Friday, April 10, 2020
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A July 30, 2009 AP release ("US 'Wait-and-See' Attitude on New Mexican Drug Law") reports that Mexican "President Felipe Calderon has proposed requiring mandatory treatment for those caught with 'personal use' amounts of drugs." The Mexican Congress recently approved a similar bill that "recommends voluntary treatment programs," with mandatory treatment required only after a third offense. The congressional bill "would exempt from criminal prosecution those possessing five grams of marijuana, half a gram of cocaine or 50 milligrams of heroin."
Despite having himself backed the idea of treatment-over-incarceration proposals, US drug czar Gil Kerlikowske "says he will adopt a 'wait-and-see' attitude on [the] new Mexican policy that many see as effectively decriminalizing the possession of small amounts of drugs including marijuana, cocaine and heroin." Kerlikowske admitted that "from our viewpoint, the use of the government as a strong sanction is often pretty helpful in getting people into treatment," but he said that "If the sanction becomes completely nonexistent I think that would be a concern," though he also admits that nothing exists within the proposal to suggest that it would lead to such a situation. However, the drug czar appeared genuinely puzzled about the law itself, stating that whether "the law's proposed sanctions 'are actually enough, I'm not sure." He told reporters that "I would actually give this a bit of a wait and see attitude," as their application and use have always seemed, to Kerlikowske, the key to legislative initiatives' success.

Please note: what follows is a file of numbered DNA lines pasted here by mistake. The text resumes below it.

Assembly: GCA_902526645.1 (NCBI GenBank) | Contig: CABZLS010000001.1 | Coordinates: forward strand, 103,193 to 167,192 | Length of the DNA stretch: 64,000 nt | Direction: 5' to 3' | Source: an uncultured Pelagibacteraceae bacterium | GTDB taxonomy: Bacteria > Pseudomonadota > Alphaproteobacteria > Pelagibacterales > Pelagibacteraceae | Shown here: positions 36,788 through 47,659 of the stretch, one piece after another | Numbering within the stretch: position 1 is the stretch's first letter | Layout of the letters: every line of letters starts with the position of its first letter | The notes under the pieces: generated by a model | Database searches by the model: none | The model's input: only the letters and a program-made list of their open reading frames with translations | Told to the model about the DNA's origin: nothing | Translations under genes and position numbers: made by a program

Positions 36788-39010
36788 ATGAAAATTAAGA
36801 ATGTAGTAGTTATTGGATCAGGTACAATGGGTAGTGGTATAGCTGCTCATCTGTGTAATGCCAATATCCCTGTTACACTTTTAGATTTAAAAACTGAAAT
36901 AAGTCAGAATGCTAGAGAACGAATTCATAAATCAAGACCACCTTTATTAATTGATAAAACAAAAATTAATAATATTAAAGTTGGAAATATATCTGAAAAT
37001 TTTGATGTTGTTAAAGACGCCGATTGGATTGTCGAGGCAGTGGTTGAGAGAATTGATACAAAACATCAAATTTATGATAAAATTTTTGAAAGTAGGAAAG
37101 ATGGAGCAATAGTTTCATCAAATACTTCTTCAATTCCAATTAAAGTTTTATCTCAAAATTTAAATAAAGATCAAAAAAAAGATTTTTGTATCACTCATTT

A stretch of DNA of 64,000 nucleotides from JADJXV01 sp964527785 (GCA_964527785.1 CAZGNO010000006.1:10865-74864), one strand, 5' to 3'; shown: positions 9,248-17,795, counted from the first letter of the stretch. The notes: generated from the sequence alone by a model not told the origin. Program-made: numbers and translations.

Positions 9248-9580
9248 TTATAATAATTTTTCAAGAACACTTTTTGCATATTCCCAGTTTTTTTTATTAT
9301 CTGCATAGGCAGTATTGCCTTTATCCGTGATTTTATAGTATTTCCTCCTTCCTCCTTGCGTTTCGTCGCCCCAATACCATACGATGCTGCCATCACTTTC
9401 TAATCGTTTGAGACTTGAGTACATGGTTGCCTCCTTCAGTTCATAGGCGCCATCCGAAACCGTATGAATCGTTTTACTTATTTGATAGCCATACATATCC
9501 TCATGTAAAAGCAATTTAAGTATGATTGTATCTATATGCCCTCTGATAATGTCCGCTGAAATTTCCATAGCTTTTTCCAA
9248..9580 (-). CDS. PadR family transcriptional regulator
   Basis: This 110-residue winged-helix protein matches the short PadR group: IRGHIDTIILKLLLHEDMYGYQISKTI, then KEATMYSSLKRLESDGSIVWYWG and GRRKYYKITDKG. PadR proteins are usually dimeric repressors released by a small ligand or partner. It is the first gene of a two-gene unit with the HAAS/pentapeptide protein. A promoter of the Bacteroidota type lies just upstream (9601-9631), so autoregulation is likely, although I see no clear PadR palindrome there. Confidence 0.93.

Other commentators were more sure of their opinions. Political scientist Javier Olivia "agreed the bill represented decriminalization and said it posed a serious contradiction for the Calderon administration." Raul Benitez, National University strategy studies professor, concurred with Olivia that "the bill does represent decriminalization, but said it is not out of step with some other major nations." Mexico's Roman Catholic Church was surest of all, publicly denouncing decriminalization "after Congress passed the bill."
Although he's offered up his own, more draconian proposal, Calderon may still sign the congressional bill into law, though "administration officials won't say whether he plans to." The president has little time to make up his mind; if he fails to act before the September deadline, "the bill could actually become law, and opposition parties in Congress have enough votes to override any objections Calderon might make to the new law." Benitez predicts that Calderon will likely enact the bill despite his dislike of it, if only for political reasons.